Kaitlyn Sullivan stands outside the Mayo Clinic

Ohio Northern University senior Kaitlyn Sullivan interned this summer at the Mayo Clinic in Rochester, Minnesota, ranked by Newsweek in 2023 as the world’s top hospital.

Sullivan, a Kettering, Ohio, native majoring in medical laboratory science (MLS), interned in the Mayo Clinic’s Summer Lab Science Program (SLSP) and worked in the Division of Transfusion Medicine in the component lab, a highly competitive spot for an intern.

“I think my greatest stand-out feature for applying for the SLSP internship is being a medical laboratory science major. It is not a common major that people know about or that universities offer,” she said. “Ohio Northern greatly helped me stand out with its accredited MLS program, as well as my advisor, Dr. Lisa Walden, (BSMT ’89), giving me a great letter of recommendation with my application.

“I feel so thankful for this opportunity and I was shocked when I found out that I got it,” she continued. “A lot of the other interns are from big institutions that are around the Minnesota area. It makes me feel so proud to know that I was accepted from a smaller school in Ohio. I also have so much pride to know that I am the first MLS major to get to represent Ohio Northern at Mayo Clinic.”

The internship helped Sullivan see the need for medical laboratory scientists across the country.

“I even saw my fellow interns come in not knowing what MLS was in the beginning of the summer. Now, they are looking for schools to apply to get their MLS degree after seeing how greatly Mayo Clinic and other hospitals need more,” she said. “Overall, this experience helped me fall in love with my major even more seeing how far it can take me in the future.”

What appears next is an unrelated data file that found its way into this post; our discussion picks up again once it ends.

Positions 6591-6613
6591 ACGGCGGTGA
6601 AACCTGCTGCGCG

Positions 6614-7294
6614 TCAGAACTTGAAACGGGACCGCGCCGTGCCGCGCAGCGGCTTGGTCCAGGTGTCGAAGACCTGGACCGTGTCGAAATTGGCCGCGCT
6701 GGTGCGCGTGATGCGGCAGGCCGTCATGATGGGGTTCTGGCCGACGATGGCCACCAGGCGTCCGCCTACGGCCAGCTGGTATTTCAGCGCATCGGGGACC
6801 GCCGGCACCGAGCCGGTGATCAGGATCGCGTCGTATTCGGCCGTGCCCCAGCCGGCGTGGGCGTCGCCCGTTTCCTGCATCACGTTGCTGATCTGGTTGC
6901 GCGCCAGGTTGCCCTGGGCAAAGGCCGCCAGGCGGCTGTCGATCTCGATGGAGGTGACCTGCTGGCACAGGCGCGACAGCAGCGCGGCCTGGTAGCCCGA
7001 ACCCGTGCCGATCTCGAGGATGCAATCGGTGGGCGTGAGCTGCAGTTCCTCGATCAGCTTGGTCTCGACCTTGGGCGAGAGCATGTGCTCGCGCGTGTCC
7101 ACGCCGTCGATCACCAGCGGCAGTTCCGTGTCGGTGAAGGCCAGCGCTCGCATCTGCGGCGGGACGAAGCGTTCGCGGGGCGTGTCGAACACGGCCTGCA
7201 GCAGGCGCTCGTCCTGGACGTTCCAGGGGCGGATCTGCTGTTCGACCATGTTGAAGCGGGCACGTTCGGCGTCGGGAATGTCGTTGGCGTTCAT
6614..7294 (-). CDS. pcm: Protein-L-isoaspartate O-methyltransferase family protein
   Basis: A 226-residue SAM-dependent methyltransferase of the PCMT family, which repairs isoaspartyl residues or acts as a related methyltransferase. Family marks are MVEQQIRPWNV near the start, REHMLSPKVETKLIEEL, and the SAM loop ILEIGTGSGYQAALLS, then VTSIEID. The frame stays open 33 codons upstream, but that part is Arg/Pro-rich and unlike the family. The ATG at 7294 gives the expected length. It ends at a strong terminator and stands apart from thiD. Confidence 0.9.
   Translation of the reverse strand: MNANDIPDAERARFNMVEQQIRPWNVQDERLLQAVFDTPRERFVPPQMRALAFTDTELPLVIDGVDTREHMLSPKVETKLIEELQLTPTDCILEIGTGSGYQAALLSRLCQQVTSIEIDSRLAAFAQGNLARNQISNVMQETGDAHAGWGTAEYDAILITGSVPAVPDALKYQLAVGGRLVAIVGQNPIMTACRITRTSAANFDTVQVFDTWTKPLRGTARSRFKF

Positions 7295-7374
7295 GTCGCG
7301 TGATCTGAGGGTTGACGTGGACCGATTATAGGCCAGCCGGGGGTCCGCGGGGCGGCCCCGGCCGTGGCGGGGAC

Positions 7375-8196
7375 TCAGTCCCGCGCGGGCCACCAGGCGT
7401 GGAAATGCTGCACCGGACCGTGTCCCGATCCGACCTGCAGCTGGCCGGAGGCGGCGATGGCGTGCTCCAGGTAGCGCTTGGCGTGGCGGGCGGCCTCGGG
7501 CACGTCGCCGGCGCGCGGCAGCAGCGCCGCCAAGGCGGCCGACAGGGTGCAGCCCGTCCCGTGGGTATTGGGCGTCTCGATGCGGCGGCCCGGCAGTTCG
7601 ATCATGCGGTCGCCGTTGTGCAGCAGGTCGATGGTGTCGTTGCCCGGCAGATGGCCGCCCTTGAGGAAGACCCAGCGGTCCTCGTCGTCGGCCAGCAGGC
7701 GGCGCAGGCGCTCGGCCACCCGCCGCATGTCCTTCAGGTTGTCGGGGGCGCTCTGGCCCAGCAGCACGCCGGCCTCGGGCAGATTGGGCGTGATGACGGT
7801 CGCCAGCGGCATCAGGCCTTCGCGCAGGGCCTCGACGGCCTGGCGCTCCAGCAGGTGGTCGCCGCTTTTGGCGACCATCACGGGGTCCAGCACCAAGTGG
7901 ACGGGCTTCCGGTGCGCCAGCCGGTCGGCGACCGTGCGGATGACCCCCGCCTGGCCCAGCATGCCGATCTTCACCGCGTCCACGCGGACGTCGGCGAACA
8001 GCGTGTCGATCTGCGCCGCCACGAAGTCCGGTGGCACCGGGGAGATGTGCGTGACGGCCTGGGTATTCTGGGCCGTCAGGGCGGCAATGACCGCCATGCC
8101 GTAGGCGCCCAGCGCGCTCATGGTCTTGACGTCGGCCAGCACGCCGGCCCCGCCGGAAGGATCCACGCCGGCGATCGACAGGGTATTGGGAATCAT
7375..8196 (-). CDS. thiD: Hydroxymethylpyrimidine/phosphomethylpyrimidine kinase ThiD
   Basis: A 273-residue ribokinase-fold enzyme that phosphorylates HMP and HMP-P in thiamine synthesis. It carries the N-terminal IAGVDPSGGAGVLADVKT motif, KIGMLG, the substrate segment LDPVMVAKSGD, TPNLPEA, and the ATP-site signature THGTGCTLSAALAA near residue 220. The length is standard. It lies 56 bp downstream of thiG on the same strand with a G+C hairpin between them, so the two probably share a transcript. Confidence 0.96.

Photo of student in a labFurthermore, Sullivan was inspired by seeing the real-world role she played in patient care.

“It feels amazing to have a role in the care of the patient even without ever meeting them,” she said. “I have seen or taken part of each path of blood from the donor to the patient.”

Her day-to-day role in the component lab was to receive the blood directly from donor services to begin processing, then separating the different blood components. Separation could include removing components such as white blood cells and plasma. The process can take between hours and days to complete, depending on what the blood is needed for.

Sullivan was also able to tour approximately 20 labs, greatly expanding her professional contact network. Multiple lab workers offered their contact information for any additional questions she might have.

“This showed how Mayo Clinic is tied to its core values of constant learning,” she said. “Even Mayo Clinic’s three shields in its logo stand for education along with practice and research.”

“I hope my experience helps encourage my fellow Polar Bears to just apply to an opportunity, because you never realize how far it could take you in the future until you do!” Sullivan said.